Commentary: Is Joe Maddon crazy or a mad genius?
|Saturday, March 10, 2018, 9:21 AM- -|
CHICAGO -- When I watched baseball, as a little girl, I remember Billy Martin, the manager for the New York Yankees. He was always getting thrown out of the game because of his infamous temper. I assumed growing up; he was as hard on his players as he was the umpires. To me, that’s how a manager did his job, not like the manager’s in the movies like “Bull Durham” or “Major League.” Then in 2015, Chicago was introduced to its new manager of the Cubs.
Joe Maddon is a unique individual as some people think he’s crazy and some people think he’s a genius. I call him a “Guru.” When Joe Maddon became the manager in November 2014, the Cubs finished with a record of 73-89, .451 and landing in fifth place. They needed help, but that was nothing unique. Theo Epstein had put together the players, and now it was time for Maddon to work his magic, and he was up to the challenge.
Joe Maddon is a unique individual as some people think he’s crazy and some people think he’s a genius. I call him a “Guru.”
When Joe Maddon became the manager in November 2014, the Cubs finished with a record of 73-89, .451 and landing in fifth place. They needed help, but that was nothing unique. Theo Epstein had put together the players, and now it was time for Maddon to work his magic, and he was up to the challenge.
The thing about Maddon is he doesn’t treat the guys as just players to be coached. It’s like they’re all one big family and Joe Maddon is the father. In any interview, he refers to the players as his boys, which must make the players feel more than just “team comradery.” Then there are his ways to make road trips, more fun and less stressful. Players can often become too caught up in their swing or pitch, stressing them out and end up not doing as well. So Maddon came up with themed road trips. He had done this when he was managing Tampa Bay. It’s kind of like Halloween for baseball players. Maddon chooses a theme, and then everyone dresses up in something fitting the theme. Just recently, the players dressed as the main characters in the Anchorman movie. If you haven’t seen the movie, look it up to get an idea what the guys looked like.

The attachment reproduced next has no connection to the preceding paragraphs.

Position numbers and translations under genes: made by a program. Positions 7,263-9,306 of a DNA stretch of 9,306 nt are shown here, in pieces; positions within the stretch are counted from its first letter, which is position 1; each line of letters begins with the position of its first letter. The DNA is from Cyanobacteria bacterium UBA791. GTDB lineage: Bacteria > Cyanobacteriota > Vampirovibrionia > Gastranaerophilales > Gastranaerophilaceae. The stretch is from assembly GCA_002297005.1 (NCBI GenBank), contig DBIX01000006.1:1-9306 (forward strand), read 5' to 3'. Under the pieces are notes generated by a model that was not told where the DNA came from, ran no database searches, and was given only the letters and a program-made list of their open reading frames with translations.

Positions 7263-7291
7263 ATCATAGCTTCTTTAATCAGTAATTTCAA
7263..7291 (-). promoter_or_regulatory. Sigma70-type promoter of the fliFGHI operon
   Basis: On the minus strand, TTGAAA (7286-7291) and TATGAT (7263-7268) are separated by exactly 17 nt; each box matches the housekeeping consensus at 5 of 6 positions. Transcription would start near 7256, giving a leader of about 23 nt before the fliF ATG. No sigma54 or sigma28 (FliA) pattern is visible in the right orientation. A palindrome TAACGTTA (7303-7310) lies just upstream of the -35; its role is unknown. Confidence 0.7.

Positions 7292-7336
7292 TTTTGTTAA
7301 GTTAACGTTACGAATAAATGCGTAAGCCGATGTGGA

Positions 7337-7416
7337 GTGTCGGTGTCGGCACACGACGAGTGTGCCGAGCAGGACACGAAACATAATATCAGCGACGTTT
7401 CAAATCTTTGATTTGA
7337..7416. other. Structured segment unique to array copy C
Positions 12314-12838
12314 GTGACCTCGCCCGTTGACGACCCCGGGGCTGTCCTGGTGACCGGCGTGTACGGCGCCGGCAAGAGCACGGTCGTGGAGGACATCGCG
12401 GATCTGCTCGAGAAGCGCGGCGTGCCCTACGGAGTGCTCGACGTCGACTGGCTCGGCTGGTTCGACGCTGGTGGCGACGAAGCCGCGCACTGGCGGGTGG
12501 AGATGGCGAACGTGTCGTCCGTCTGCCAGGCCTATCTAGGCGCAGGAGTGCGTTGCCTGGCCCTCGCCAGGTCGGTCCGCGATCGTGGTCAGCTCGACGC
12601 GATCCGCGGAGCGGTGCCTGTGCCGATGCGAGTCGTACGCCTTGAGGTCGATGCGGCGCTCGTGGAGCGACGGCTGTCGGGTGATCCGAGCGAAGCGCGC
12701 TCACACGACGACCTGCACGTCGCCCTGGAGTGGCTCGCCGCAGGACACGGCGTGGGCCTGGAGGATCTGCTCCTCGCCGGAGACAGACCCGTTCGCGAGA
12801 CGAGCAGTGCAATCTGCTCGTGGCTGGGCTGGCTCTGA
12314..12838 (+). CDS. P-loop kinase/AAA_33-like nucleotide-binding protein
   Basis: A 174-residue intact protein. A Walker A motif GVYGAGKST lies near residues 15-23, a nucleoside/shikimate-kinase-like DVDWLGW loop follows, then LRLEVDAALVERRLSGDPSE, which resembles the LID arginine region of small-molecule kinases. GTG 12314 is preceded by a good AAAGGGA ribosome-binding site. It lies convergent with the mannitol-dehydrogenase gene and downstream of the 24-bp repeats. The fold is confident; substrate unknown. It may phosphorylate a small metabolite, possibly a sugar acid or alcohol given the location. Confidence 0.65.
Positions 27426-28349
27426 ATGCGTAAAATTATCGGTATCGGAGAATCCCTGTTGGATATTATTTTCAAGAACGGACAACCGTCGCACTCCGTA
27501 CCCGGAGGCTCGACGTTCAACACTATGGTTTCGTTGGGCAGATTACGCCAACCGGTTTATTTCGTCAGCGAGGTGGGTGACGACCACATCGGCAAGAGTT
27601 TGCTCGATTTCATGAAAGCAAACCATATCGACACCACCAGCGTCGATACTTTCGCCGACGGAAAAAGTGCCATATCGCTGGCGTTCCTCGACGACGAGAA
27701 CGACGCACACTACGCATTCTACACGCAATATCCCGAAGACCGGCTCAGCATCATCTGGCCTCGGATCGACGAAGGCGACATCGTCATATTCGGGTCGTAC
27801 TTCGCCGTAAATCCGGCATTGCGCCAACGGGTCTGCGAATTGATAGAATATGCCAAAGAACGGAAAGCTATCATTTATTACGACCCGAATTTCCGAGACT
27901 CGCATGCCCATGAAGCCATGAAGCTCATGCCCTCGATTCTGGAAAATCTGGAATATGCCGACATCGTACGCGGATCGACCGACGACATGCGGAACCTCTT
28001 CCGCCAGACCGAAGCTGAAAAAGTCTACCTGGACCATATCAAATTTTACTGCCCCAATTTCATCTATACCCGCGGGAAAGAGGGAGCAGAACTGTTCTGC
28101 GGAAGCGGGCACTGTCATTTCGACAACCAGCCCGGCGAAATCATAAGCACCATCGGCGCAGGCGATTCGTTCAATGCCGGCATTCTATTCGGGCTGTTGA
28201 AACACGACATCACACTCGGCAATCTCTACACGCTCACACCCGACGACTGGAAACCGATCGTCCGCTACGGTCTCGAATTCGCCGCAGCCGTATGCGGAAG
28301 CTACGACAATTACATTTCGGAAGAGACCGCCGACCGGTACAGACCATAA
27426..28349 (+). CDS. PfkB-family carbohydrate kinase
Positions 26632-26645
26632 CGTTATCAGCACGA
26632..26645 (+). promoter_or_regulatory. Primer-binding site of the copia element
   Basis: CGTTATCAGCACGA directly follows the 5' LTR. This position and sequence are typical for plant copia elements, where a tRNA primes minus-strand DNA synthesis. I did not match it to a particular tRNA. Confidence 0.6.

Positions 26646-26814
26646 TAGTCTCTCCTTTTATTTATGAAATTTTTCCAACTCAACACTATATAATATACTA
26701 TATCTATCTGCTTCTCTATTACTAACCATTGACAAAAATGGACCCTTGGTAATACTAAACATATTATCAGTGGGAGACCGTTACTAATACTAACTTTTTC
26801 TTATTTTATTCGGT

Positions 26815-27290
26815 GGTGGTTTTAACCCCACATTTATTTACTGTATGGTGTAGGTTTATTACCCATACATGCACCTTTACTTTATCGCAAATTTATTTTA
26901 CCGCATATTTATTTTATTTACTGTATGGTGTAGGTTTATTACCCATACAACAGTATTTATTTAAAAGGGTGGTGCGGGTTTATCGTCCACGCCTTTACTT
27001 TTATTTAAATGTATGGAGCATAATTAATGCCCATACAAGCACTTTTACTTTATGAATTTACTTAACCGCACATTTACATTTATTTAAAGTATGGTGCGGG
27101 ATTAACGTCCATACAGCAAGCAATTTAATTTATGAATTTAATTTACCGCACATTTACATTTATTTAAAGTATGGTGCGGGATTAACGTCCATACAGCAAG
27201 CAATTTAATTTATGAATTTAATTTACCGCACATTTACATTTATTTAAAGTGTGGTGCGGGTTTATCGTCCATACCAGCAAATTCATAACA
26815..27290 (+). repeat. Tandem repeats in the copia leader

Joe Maddon also likes to mix up the players that are on the field too. Some he doesn’t mess with, so then he just puts someone in their place. If the opposite team thinks they have the Cubs lineup figured out, guess again. It might start out one way, but if it’s not working, Maddon will pull someone which shakes things up.
Then there are the slogans or quotes, he comes up with, which are referred to as Maddon-isms. These get everyone involved: players, front office, and fans. In 2015, it was, “Don’t ever let the pressure exceed the pleasure.” What a great quote; it can be applied to just about anything in life. The Cubs listened though, and for the first time in a very long time, they played cohesively. They made it into the playoffs with a regular season record of 97-65 and in third place, in the NL Central Division. They went as far as playing against the New York Mets for the NLCS, but lost 4-0. Joe Maddon knew his unique managerial style was hitting home with the Cubs.
Joe Maddon with all his mixing of players and themed road trips and memorable quotes, did what some called impossible, helped bring the 2016 World Series to the Chicago Cubs after 108 years. Joe Maddon is a manager, a genius, a crazy person and the Cubs Guru. #EverybodyIn